I’ve done some driving in bad conditions. More than once I have driven in weather so bad that I stopped driving to spend the night in the middle of wherever. I have seen snow on the road.
Driving from Connecticut to Maine one time the visibility was so poor we couldn’t see the road and had to spend the night at a random hotel. Before I moved to Burlington we spent a day apartment hunting in a snowstorm. The drive back from the queen city was a slow slog on the interstate with swirling snow and cars off the road. A long drive.
Yesterday I drove from Milton to Hinesburg. That was not a speedy drive. I left later than I had planned. Get a little more work in, you’ve been there, no? I was in a windowless room, so I had no cues to how the weather had become so fierce. The snow was heavy on the car when I brushed it off and packed on the roads.
I made two stops before I hit the interstate, so I had time to consider whether I should even take the interstate. Would it be better to travel on roads where others would drive more slowly? Or should I just take the most direct route? Popping in for toilet paper (stocking up for the storm!) then filling the tank with gas (and getting a warm cup of decaf) I decided to go for the big road.
It was some of the most dreadful driving I have encountered, pretty much ever. It is not a drive for which I would have opted if I were leaving home rather than heading toward it. The worst moment of my journey last night was on a bridge, a semi passing me on the left and whooshing a cloud of snow so dense I could just see my hood. When I could see a little more clearly I was way too close to the guardrail.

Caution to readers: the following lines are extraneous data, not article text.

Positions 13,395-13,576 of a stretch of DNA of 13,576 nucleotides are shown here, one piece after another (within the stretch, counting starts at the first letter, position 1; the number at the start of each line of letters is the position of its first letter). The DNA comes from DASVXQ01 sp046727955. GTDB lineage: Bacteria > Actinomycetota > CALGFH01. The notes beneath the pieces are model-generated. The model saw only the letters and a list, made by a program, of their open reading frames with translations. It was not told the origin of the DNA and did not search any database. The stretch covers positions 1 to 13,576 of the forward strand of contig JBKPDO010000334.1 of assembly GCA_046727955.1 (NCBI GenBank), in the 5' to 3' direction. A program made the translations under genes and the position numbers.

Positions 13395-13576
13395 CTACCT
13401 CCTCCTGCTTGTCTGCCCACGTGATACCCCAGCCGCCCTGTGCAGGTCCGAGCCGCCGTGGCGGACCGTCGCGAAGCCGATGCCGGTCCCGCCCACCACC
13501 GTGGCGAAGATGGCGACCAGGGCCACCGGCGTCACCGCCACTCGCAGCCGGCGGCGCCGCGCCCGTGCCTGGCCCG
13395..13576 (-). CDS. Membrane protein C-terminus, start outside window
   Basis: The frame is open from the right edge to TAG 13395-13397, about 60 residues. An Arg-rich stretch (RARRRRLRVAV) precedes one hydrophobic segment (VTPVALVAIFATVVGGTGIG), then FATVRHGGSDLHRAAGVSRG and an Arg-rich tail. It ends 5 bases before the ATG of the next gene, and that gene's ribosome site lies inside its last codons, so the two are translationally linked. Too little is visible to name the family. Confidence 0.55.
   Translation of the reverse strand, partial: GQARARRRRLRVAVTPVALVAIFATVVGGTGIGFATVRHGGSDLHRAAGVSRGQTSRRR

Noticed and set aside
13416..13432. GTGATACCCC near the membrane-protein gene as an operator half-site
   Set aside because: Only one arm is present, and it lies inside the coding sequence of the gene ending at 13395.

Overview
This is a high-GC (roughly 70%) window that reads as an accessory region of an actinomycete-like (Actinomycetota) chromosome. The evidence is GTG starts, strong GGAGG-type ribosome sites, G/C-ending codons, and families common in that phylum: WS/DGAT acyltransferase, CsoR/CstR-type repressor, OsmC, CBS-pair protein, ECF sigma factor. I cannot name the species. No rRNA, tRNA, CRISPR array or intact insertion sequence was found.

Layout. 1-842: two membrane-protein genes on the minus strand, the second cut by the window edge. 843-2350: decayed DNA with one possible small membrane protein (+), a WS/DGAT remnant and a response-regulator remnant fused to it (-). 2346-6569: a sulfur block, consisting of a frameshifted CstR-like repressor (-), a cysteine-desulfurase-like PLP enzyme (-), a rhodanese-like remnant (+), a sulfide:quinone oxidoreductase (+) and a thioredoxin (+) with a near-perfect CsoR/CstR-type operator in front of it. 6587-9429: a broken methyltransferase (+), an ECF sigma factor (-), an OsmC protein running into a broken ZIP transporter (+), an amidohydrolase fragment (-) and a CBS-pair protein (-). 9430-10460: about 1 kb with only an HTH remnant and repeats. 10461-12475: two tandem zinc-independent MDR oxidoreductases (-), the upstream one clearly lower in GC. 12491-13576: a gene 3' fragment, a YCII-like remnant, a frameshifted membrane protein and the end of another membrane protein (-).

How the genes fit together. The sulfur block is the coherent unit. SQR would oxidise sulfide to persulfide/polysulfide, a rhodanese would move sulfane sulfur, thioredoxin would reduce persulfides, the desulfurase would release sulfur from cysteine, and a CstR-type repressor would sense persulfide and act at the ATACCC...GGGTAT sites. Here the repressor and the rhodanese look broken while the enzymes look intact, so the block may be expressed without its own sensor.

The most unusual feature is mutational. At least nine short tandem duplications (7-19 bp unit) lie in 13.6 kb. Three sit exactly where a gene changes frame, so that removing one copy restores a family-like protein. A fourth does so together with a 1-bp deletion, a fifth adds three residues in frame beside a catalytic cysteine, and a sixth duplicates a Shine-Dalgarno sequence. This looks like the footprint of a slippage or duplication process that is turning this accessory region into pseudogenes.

I moved over soon enough.
When I finally exited that four lane highway, slowly, behind another (or perhaps the same) semi, a car too close behind me, on the icy exit ramp, I was somewhat relieved. Then I had to navigate traffic. To travel about two miles on Dorset Street took me at least an hour. I was passing the mall, along with all that other strip development, and it was the final Friday before Christmas, but still, those traffic lights slowed me down lots. The keystone light on Kennedy Drive must have cycled red and green twenty times before I drove through it.
I did make it home. The car was coated in ice and snow. I was too hot (I had to keep the heater blasting to keep the windshield from icing–it was 7 degrees out there!). I needed to take a leak. I was hungry. It was dark and late after a long work day. But I was home to a warm house and a beautiful wife and some smiling children and pizza hot from the oven.
I ran the gauntlet, and the reward was great. It is enough to make this man happy. Last night, the snow falling heavily through the darkness, I slept well. And in the morning, the snow kept falling.